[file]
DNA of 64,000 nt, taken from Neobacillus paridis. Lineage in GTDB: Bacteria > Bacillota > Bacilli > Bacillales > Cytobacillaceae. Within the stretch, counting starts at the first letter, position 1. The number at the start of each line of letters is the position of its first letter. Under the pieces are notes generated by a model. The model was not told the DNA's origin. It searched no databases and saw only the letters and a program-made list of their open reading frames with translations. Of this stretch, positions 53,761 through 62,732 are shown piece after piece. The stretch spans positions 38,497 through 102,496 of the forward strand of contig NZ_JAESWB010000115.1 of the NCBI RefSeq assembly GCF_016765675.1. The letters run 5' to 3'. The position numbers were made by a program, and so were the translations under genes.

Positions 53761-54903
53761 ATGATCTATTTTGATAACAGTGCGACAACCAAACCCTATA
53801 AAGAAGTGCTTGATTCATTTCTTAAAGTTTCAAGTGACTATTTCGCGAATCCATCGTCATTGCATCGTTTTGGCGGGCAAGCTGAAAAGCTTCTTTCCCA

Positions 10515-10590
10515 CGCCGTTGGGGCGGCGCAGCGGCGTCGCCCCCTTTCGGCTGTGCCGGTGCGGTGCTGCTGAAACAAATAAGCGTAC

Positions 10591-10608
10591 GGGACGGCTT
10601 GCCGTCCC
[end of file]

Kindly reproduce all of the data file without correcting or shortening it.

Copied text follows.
DNA of 64,000 nt, taken from Neobacillus paridis. Lineage in GTDB: Bacteria > Bacillota > Bacilli > Bacillales > Cytobacillaceae. Within the stretch, counting starts at the first letter, position 1. The number at the start of each line of letters is the position of its first letter. Under the pieces are notes generated by a model. The model was not told the DNA's origin. It searched no databases and saw only the letters and a program-made list of their open reading frames with translations. Of this stretch, positions 53,761 through 62,732 are shown piece after piece. The stretch spans positions 38,497 through 102,496 of the forward strand of contig NZ_JAESWB010000115.1 of the NCBI RefSeq assembly GCF_016765675.1. The letters run 5' to 3'. The position numbers were made by a program, and so were the translations under genes.

Positions 53761-54903
53761 ATGATCTATTTTGATAACAGTGCGACAACCAAACCCTATA
53801 AAGAAGTGCTTGATTCATTTCTTAAAGTTTCAAGTGACTATTTCGCGAATCCATCGTCATTGCATCGTTTTGGCGGGCAAGCTGAAAAGCTTCTTTCCCA

Positions 10515-10590
10515 CGCCGTTGGGGCGGCGCAGCGGCGTCGCCCCCTTTCGGCTGTGCCGGTGCGGTGCTGCTGAAACAAATAAGCGTAC

Positions 10591-10608
10591 GGGACGGCTT
10601 GCCGTCCC